Managing a cash windfall wisely

When individuals come into a large cash windfall, whether it be a work bonus, tax refund, lottery win or inheritance, the impulse to spend tends to creep up quickly. However, consumers who are trying to put themselves in a better financial position should explore the ways in which their windfall can help them further their goals, before they decide to spend it on a new electronics or a vacation. There are several ways individuals can maximize all or part of their cash bonus and examining their financial position is the first step.

First, consumers should consider the type of debt they currently hold. Debt can be toxic if the amounts are too high, and a cash windfall may help chip away at or eliminate credit card debt, personal loans or the remaining balance of an auto loan. If individuals plan to use a portion or all of their income to pay down credit card balances, they can maximize their payments by paying down the card with the highest rate first to cut down on the interest charges.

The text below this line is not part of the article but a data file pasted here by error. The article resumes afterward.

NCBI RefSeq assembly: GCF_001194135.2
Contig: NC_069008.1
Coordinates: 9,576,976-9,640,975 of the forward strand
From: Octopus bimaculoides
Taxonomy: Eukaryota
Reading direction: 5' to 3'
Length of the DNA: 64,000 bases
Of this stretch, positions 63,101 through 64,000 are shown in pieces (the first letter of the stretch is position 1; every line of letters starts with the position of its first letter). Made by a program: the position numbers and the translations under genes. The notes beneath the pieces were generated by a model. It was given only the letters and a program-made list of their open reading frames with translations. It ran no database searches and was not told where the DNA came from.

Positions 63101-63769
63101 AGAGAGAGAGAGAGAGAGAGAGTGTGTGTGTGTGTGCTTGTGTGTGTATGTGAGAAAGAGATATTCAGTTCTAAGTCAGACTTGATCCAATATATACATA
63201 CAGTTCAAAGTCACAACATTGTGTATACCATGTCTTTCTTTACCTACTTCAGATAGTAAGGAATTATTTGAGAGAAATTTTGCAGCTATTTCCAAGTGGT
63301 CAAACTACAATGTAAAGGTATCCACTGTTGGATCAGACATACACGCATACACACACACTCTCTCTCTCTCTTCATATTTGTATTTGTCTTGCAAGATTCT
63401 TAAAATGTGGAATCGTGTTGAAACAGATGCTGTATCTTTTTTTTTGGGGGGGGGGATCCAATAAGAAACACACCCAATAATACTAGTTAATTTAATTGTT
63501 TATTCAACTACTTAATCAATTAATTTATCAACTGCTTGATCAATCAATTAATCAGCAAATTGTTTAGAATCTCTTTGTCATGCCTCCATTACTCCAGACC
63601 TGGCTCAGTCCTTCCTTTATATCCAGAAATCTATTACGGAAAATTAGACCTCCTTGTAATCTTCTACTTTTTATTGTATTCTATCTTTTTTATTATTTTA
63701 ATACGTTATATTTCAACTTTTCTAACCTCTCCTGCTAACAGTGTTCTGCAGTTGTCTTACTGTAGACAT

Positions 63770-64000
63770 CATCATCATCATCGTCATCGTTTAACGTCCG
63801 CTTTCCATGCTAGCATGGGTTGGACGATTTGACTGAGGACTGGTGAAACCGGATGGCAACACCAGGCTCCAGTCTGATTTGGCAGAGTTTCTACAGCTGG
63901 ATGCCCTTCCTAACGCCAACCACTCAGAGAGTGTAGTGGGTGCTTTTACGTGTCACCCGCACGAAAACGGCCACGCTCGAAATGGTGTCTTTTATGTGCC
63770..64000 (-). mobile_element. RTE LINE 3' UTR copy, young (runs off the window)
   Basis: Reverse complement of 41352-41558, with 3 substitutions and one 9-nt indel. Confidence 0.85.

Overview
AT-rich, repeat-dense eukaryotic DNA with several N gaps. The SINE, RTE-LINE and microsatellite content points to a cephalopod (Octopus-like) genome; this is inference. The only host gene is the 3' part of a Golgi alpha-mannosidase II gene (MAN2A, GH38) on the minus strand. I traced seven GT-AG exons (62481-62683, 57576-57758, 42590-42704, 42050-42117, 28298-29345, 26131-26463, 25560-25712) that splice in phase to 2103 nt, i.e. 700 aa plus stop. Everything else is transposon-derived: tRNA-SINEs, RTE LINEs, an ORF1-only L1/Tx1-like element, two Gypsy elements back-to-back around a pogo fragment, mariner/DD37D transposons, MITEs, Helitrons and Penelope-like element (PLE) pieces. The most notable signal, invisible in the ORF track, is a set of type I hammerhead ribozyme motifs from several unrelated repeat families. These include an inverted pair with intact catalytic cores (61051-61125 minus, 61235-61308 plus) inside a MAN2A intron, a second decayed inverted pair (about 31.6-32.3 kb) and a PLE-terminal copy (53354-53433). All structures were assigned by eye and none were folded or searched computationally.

Another option consumers have to improve their financial standing is using the windfall to start an emergency fund. A small cash cushion can help adults overcome a sudden expense, such as a medical bill, job loss or auto repair, when they cannot afford to cover these costs out of pocket. Without a cash cushion, consumers are often forced to drain their savings accounts, retirement funds or turn to credit card spending to meet their needs. Most financial professionals encourage individuals to put away enough money to cover three to six months' worth of expenses. However, some more conservative experts say having enough money to pay for living costs for a nine to 12-month period is preferable. Even if the windfall is not sufficient to build a large emergency fund, starting a small cash cushion to add to can still be beneficial.

Adults who are behind on their retirement savings have the option of growing their nest egg by making additional contributions with their windfall. Individuals can begin individual retirement accounts with a bank, open a certificate of deposit, invest in the market or purchase an annuity.

Lastly, consumers may choose to use the money to accomplish a financial goal. For example, individuals may want to put a down payment on a new home or start a college fund for their children. The way in which adults choose to use their windfall is entirely up to them, but considering their current financial position and future goals may influence their decisions.